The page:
Damaging thunderstorms developed over Adair County on the afternoon of Monday, January 2, 2006.  A tornado touched down just south of Columbia at approximately 2:22pm CST...destroying a mobile home.  The tornado then continued northeast for about a mile, damaging several homes, and ripping a roof completely off one home in the east part of Columbia just to the east of Green Hills Road.  A policeman off-duty at the time described the tornado as it approached his location.  The twister created F2 damage.

The same parent supercell thunderstorm produced another tornado that touched down near Pellyton in far northeast Adair County, severely damaging several barns and homes.  This tornado touched down at approximately 2:57pm CST and was on the ground for about half a mile.  Eye-witnesses described this tornado as it approached.  This tornado was rated an F1.

If you have any information or pictures of this storm, please give us a call at 502-969-8842 or e-mail us at w-lmk.webmaster@noaa.gov .

Adair County

Columbia, Kentucky

Pellyton, Kentucky

Many thanks to Scott Bennett for sending these photos to us!


The following photographs were taken by official National Weather Service Storm Survey Team members in Adair County:


SAFETY RULES FOR TORNADOES

We can do little to prevent a tornado from occurring, but by knowing the safety rules, we can minimize the number of deaths and injuries.

A tornado watch means that tornado development is possible. Keep a watchful eye on the sky for threatening weather and stay tuned to radio and television and listen for weather bulletins.

A tornado warning means that a tornado has been sighted or indicated by radar. Persons in the path of the storm should seek shelter immediately, preferably in a storm cellar, underground excavation, or in a steel-framed or concrete reinforced building.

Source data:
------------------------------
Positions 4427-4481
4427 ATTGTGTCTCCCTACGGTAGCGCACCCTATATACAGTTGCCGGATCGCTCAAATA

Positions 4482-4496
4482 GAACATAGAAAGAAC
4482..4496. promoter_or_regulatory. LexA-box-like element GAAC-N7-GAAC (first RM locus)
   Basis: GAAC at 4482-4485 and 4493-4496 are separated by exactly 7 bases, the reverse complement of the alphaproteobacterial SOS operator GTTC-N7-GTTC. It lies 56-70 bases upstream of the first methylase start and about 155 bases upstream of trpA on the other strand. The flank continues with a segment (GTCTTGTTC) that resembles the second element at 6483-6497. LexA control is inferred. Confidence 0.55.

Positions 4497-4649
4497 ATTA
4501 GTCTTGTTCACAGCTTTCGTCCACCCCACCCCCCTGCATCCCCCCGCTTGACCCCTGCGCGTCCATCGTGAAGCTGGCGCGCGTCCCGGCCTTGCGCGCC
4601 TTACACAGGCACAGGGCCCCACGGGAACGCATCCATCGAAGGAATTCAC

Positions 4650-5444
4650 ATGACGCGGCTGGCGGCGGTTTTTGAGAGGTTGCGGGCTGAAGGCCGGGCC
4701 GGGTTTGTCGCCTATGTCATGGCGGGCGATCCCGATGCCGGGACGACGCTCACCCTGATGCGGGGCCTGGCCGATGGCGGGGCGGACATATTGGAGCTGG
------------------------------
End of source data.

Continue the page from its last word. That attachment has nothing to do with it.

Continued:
In homes, the basement offers the greatest safety. Seek shelter under sturdy furniture, if possible. In homes without basements , take cover in the center part of the house, on the lowest floor, in a small room such as a closet or bathroom, or under sturdy furniture. Stay away from windows.

In schools, hospitals, and shopping centers, move to pre-designated shelter areas. Interior hallways on lowest floors are best. If the building is not of reinforced construction, go to a nearby one that is, or take cover outside on low, protected ground. Stay out of auditoriums, gymnasiums, and other structures with wide free-span roofs.

In open country, move away from the tornado/s path at right angles. If there is not time to escape, lie flat in the nearest ditch or ravine.

In your car, do not try to outrun a tornado. If available, take shelter in a sturdy structure. Otherwise, get in the nearest ditch or depression until the tornado passes.

Mobile homes are particularly vulnerable to overturning during strong winds and should be evacuated when strong winds or tornadoes are forecast. Damage can be minimized by securing trailers with cables anchored in concrete footing. Trailer parks should have community storm shelters. If there is no shelter nearby, leave the trailer park and take cover on low-protected ground.

FUJITA TORNADO INTENSITY SCALE

The Fujita Scale, developed by Dr. Theodore Fujita, assigns a numerical rating from F0 to F5 to rate the intensity of tornadoes. F0 and F1 tornadoes are considered "weak" tornadoes, F2 and F3 are classified as "strong" tornadoes, where F4 and F5 are categorized as "violent" tornadoes. The F scale is based on tornado damage (primarily to buildings), so there is some ambiguity in the scale, but nonetheless, it provides a good baseline for classifying tornadoes according to their intensity.

 

SCALE WIND SPEED (MPH) DAMAGE
0 < 73 Light damage. Some damage to chimneys; breaks branches off trees; pushes over shallow-rooted trees; damages sign boards.
1 73-112 Moderate damage. The lower limit is the beginning of hurricane-force wind speed; peels surface off roofs; mobile homes pushed off foundations or overturned; moving autos pushed off roads.
2 113-157 Considerable damage. Roofs torn off frame houses; mobile homes demolished; boxcars pushed over; large trees snapped or uprooted; light-object missiles generated; Cars lifted off ground.
3 158-206 Severe damage. Roofs and some walls torn off well-constructed houses; trains overturned; most trees in forest uprooted; heavy cars lifted off the ground and thrown.
4 207-260 Devastating damage. Well-constructed houses leveled; structures with weak foundations blown off some distance; cars thrown and large missiles generated.
5 261-318 Incredible damage. Strong frame houses lifted off foundations and carried considerable distance to disintegrate; automobile-sized missiles fly through the air in excess of 100 meters (109 yds); trees debarked; incredible phenomena will occur.

 


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